Implant Dentures

illustration of an implant denture

Instead of just sitting on top of the gums, implant dentures are anchored directly to the jawbone using a small number of tiny titanium posts (usually about four to six) that act like new tooth roots. This not only makes the new teeth extremely stable, but the stimulation from the implants also prevents the jawbone from shrinking as time goes by. This helps a patient maintain a youthful facial appearance and reduces the need for denture maintenance.

How Dentures Are Made

technician creating denture

The process of getting dentures happens over the course of multiple appointments, and it’s designed to help your dentist give you a set of new teeth that not only looks natural, but fits securely and can be trusted to last. After you and your dentist decide that a denture would offer the best way to restore your smile, here’s what happens.

What Are Dentures Made Of?

You probably remember hearing about how George Washington’s dentures were made out of all sorts of materials, but thankfully, dentistry has come a long way since then.

Today’s dentures are made up of two parts—the base and the teeth themselves. The base is what sits against the gums and is designed to resemble gum tissue to give it a lifelike appearance. It can be made of acrylic, nylon, porcelain, or resin. It is shaped to match the contours of a patient’s mouth, and with partial dentures, there may be a metal skeleton underneath that has clips that attach to nearby natural teeth for support.

The teeth themselves are often porcelain because it is extremely strong, durable, and can be shaded to perfectly match the color of remaining teeth (if necessary). The goal is for them to be both aesthetically attractive as well as functional, enabling a patient to eat a wide variety of foods with ease.

The Denture Creation Process

Whether you and your dentist decide that a full, partial, or implant denture would be right for you, the process will begin with a consultation that will involve your dentist examining your mouth, taking some scans and measurements, and discussing your goals. Primarily, they want to make sure that your mouth is healthy enough to support the prosthetic, in that it is free of any infections or damaged teeth. Gum disease treatment, tooth extractions, or dental implant placement might be recommended before you get your denture to ensure it has the best chance of success.

When your dentist decides that your mouth is ready, they will take a digital impression of your gums/teeth and bite. This will be sent to a dental lab that will use the information to design a mockup of your denture to try on, plus they’ll create a temporary denture so you have teeth as soon as possible.

You’ll return to our office to try on the mockup, and any adjustments necessary will be noted and conveyed back to the lab. You’ll leave the first appointment with your temporary denture, and once you and your dentist love the look and feel of your mockup, it will be used to cast your permanent denture using the materials we touched on above.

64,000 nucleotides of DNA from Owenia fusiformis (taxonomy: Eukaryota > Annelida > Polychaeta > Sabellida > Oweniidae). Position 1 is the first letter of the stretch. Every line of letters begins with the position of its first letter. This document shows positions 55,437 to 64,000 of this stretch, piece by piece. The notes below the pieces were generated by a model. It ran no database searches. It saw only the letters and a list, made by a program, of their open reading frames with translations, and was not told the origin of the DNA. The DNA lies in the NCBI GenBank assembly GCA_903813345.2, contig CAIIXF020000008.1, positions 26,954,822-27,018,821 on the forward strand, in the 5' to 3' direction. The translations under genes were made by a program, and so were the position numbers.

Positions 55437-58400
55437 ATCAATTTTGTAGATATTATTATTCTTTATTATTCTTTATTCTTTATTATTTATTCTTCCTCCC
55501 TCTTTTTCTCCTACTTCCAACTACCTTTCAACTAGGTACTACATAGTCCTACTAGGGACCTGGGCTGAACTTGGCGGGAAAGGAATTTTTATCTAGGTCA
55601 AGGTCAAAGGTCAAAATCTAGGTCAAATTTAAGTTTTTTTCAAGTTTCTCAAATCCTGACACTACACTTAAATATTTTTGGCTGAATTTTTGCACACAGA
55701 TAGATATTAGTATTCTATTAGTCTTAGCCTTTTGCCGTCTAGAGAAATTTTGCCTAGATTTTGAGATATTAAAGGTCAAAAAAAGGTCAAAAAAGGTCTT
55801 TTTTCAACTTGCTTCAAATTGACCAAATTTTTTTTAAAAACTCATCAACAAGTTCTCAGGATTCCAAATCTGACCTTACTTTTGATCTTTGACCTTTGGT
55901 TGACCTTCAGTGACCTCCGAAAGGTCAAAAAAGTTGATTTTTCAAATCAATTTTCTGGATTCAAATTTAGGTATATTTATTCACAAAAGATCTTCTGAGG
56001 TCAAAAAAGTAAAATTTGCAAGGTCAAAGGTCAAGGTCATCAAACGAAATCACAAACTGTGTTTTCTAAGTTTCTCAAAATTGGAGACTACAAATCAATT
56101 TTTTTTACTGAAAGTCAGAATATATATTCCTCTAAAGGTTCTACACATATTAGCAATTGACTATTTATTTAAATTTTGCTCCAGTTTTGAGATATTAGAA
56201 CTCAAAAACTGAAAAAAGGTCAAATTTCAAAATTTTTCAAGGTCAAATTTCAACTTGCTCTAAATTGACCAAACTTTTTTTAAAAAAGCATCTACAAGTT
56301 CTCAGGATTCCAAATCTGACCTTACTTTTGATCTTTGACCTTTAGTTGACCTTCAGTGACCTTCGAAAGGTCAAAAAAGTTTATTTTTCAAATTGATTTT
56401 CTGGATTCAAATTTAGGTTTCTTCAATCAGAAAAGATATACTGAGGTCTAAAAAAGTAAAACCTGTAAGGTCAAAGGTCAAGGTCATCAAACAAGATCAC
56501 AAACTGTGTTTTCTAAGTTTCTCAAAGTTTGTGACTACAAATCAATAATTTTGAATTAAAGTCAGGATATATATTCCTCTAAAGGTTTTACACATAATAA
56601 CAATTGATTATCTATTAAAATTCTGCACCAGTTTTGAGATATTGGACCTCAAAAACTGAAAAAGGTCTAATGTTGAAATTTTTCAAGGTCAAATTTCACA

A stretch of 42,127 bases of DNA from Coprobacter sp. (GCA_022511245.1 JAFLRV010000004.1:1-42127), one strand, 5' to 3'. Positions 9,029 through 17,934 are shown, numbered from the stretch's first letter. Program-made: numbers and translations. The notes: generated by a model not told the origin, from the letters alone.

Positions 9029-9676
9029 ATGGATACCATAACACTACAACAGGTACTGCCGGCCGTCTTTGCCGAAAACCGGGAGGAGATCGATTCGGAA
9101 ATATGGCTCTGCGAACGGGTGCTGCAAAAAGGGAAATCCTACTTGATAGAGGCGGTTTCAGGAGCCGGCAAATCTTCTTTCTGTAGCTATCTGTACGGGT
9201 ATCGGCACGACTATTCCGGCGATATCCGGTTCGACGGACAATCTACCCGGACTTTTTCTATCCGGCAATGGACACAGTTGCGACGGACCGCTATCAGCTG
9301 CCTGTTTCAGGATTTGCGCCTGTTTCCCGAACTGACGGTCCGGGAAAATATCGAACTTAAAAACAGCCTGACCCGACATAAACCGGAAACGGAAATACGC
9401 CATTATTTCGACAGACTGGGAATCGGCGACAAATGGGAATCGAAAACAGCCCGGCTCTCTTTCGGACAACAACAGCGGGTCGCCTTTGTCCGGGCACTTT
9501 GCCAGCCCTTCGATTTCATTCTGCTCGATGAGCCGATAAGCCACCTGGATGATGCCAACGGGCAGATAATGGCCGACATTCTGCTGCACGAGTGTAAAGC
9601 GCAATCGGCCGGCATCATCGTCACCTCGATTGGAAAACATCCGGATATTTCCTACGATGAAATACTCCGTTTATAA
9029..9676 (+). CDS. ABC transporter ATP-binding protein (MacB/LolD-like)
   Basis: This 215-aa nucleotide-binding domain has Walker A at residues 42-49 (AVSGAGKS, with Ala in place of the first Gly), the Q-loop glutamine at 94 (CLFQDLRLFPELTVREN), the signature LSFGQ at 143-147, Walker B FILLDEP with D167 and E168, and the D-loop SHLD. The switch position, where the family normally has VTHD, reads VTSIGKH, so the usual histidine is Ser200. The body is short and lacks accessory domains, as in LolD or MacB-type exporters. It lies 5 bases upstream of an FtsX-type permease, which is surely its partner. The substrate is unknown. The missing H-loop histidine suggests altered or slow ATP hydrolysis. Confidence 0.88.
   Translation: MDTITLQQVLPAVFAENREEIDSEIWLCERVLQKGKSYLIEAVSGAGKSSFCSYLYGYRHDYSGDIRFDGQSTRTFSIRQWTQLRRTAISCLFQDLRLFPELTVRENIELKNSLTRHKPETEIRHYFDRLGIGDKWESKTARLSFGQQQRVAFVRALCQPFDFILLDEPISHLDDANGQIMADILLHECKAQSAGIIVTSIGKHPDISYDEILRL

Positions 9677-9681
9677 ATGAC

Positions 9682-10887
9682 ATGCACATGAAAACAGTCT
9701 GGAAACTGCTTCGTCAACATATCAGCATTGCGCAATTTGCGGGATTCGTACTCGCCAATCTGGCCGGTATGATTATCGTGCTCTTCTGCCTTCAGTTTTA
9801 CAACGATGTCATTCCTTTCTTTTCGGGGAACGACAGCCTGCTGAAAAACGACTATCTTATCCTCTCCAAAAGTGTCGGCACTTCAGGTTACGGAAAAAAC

All of this usually takes a matter of weeks to complete, and when your denture is ready, you’ll return to our office one final time to have it fitted into your mouth. Your dentist will check your bite and a few other aspects before you’re all good to go.

Adjusting to Your New Dentures

It’s important to know going into this that your dentures won’t feel exactly like your real teeth starting on day one. People typically require about three to four weeks of adjustment to get used to eating and speaking with them. Thankfully, sticking to a soft food diet at first, cutting food into smaller bites, and practicing by reading aloud (or singing in the shower!) is all that’s needed to help a patient start to be comfortable. Of course, if the denture still doesn’t fit well or is causing some soreness weeks after someone has gotten it, they are always welcome to reach out to us so we can make adjustments if needed.

The Benefits of Dentures

group of older friends eating

You’ll enjoy all sorts of improvements to your life when you choose to get a denture:

  • A stronger bite makes it easier to eat a wide variety of foods.
  • Better chewing lets you get more nutrients from your diet, strengthening overall health.
  • Certain words and syllables will become clearer, as will all of your speech.
  • Dentures protect sensitive gums from being exposed to pressure that can cause pain and sores.
  • Reduced risk of infections and additional tooth loss.
  • A renewed appearance that makes you look years younger.
  • Peace of mind that your smile is attractive and makes the right impression.
  • Support for your cheeks and lips makes the skin appear smoother